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Residual Doubt and Commutation

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Governor Strickland has issued a "residual doubt" commutation in the case of John Spirko. Doug Berman has this post at Sentencing Law & Policy. Bob Paynter reports here for the Cleveland Plain Dealer, and the PD site has the Governor's statement here. (The Governor's own web site does not have the statement as of this writing, oddly enough.) The order reduces the sentence to life without parole. Doug is critical of this decision:

For a host of political reasons, I understand Gov. Strickland's interest in splitting the difference here. If Spirko is in fact innocent, this commutation is a grave injustice to him; if Spirko is in fact guilty, this commutation is a grave injustice to the victims of his crime and the legal system.


I do not agree that a decision like this is necessarily political and not a sound decision as a matter of policy. Without getting into the detailed facts of the particular case, I think a commutation from death to LWOP can be the correct action for the clemency authority in certain "residual doubt" cases.

Electronics provides us with a useful analogy for a jury's verdict decision process. In digital electronics (like the RAM in your computer), every transistor is either on or off. Its output voltage is either near the full supply voltage or near ground (zero). In analog electronics (like the old stereo gathering dust in the closet), a transistor's output is proportional to its input. It can be anywhere between ground and supply voltage and is rarely at either end of its range.

The jury has an analog input but digital output. It takes in evidence that is generally not absolutely conclusive proof one way or the other, but the verdict is simply guilty or not guilty. We set, in subjective terms, different trigger levels for different kinds of outcomes: preponderance of the evidence for most civil matters, clear and convincing evidence for some, and proof beyond a reasonable doubt for the guilt verdict in a criminal case. We should not lose sight of the fact that the jury's black-or-white answer is based on shades-of-gray information.

Although not instructed to do so, juries do often set a higher trigger level of proof of guilt before they will return a death sentence in the penalty phase. The Hillside Strangler absolutely deserved the death penalty, but the proof that Angelo Buono was the Hillside Strangler was just barely sufficient, in the jury's view, to return a verdict of guilt, and they struggled with it. Then they quickly returned a life verdict in the penalty phase, and Buono lived out his natural life in prison. Life was not the correct sentence for the multiple, horrific crimes in this case, but the jury decided it was the right verdict given its residual uncertainty on guilt.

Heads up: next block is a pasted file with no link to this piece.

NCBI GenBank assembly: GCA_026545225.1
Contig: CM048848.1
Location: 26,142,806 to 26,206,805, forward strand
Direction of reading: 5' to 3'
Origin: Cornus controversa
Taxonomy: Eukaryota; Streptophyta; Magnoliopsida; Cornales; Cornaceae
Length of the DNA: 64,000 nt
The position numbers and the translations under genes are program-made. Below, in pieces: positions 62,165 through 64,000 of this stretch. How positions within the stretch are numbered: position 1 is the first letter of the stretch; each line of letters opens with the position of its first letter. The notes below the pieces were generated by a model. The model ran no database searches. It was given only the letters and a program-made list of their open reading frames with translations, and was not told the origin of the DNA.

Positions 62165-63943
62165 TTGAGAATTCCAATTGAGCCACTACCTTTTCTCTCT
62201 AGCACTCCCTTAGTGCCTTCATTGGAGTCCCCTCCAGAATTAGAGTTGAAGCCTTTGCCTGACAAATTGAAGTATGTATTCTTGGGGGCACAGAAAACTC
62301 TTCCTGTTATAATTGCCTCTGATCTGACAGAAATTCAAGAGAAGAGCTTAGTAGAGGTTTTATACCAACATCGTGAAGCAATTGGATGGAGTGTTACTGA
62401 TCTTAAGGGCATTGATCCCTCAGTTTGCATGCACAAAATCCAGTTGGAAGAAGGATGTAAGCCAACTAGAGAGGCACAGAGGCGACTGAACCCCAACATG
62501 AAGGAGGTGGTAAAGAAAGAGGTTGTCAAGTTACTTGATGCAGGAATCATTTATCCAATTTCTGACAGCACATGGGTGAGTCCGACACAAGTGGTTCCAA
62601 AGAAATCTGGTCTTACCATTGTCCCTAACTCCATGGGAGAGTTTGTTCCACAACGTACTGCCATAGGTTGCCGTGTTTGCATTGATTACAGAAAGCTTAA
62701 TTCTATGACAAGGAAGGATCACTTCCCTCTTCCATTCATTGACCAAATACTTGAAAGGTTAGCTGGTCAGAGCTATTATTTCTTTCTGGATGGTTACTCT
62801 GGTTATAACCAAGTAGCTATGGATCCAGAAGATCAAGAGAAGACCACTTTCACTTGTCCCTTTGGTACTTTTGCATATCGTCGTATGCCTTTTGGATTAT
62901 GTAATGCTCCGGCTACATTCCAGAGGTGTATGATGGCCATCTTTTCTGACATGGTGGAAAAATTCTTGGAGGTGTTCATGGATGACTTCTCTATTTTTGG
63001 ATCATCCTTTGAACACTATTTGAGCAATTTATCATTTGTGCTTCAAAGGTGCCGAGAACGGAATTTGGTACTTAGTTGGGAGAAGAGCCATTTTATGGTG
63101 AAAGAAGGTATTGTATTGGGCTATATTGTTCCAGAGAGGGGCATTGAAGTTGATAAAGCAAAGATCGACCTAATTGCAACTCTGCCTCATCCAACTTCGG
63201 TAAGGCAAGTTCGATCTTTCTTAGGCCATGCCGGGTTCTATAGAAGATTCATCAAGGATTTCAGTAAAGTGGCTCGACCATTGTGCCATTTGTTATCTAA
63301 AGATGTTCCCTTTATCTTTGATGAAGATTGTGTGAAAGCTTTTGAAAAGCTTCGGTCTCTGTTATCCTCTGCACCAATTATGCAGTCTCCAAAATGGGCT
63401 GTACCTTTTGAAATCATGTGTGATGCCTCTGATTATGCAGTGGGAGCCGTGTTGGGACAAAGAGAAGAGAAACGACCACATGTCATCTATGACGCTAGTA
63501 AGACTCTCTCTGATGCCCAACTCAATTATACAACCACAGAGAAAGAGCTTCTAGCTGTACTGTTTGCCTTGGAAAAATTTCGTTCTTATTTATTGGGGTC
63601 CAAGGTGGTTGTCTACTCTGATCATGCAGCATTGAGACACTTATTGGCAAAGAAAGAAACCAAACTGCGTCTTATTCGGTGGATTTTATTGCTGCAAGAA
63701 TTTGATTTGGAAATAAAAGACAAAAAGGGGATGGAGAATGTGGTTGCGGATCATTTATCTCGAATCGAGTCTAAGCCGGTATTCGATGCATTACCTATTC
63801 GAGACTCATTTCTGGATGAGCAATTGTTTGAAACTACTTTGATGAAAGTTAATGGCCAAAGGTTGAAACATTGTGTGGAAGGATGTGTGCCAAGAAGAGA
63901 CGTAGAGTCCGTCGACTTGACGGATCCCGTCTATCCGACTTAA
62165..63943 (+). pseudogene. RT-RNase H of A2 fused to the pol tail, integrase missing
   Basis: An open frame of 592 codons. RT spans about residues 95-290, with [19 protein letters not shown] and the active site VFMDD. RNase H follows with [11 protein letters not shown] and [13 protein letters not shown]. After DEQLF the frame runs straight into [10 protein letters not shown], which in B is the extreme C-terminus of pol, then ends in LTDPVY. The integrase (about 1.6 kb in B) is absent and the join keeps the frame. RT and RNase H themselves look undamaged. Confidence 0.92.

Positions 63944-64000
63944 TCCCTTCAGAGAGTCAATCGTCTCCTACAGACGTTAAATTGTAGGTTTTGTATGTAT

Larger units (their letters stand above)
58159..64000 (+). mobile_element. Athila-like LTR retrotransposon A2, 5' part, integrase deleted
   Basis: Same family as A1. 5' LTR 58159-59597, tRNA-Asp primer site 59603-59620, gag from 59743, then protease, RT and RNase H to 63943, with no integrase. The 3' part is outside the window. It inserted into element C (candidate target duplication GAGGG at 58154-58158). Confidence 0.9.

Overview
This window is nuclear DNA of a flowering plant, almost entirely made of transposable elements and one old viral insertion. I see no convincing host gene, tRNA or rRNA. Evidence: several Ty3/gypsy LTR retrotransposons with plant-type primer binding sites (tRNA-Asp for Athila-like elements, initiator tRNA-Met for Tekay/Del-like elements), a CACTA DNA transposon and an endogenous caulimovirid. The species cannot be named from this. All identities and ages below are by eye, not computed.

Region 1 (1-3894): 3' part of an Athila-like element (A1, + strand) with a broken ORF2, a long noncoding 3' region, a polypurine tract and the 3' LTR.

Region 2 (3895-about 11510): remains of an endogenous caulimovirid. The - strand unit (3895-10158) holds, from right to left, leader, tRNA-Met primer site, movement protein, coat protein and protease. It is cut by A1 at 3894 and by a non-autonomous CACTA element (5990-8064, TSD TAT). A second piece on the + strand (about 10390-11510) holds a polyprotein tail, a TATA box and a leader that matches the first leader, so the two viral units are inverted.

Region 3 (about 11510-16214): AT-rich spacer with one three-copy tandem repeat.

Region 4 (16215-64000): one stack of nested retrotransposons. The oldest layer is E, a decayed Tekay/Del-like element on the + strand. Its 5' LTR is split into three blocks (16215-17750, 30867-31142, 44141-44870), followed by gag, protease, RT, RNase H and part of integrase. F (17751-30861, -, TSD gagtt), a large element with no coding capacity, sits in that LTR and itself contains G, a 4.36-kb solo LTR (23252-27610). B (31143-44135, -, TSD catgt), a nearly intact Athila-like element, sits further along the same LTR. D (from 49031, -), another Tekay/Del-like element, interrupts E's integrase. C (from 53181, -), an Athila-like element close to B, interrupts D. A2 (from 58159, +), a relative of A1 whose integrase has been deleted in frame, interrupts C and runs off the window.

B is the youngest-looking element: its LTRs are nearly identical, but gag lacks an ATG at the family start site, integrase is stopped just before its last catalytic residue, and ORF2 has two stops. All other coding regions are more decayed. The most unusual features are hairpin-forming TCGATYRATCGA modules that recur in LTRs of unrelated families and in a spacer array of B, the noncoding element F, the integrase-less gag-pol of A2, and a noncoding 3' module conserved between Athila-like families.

Executive clemency authorities -- the governor in most states and clemency boards in a few -- have applied a similar standard, and in recent years they have been getting more explicit about it. In the Troy Davis case in Georgia, for example, the board stayed the execution to consider Davis's claims of actual innocence, stating, "The members of the Georgia Board of Pardons and Paroles will not allow an execution to proceed in this State unless and until its members are convinced that there is no doubt of the guilt of the accused...." (They subsequently suspended their consideration when the Georgia Supreme Court took the case up again.)

We necessarily live in a world of imperfect knowledge. Decisions must be made with the awareness of the limitations of knowledge. Doug's statement is correct that a life sentence in Spirko's case is not the correct sentence. It is an injustice one way or the other, just as it was in the Hillside Strangler case, but we don't know for certain which way. So if the governor's assessment of the evidence is correct, and I will assume for this discussion that it is, then it is the correct decision. Spirko's lawyers can continue trying to prove his innocence, as a comment at SL&P says they have pledged to do. Maybe he will be released some day, and maybe not.

Opponents of the death penalty maintain that anything less than absolute certainty precludes executing a death sentence. Because absolute certainty is unachievable, the argument goes, the death penalty must be abolished. However, that argument fails because abolition of the death penalty will also cost lives through lost deterrence and murders by life prisoners. There simply is no zero-risk option. With a high standard of confidence for executing a death sentence, keeping the death penalty presents a lower risk to innocent life than abolishing it, by a wide margin.

What level of proof is there between "beyond a reasonable doubt" and absolute certainty that allows us to go ahead with an execution? It is a difficult concept to put into words. No doubt different people can look at the same case and come to different conclusions. Even though it is not quantifiable, this final filter at the end of the process is a valuable part of the system.

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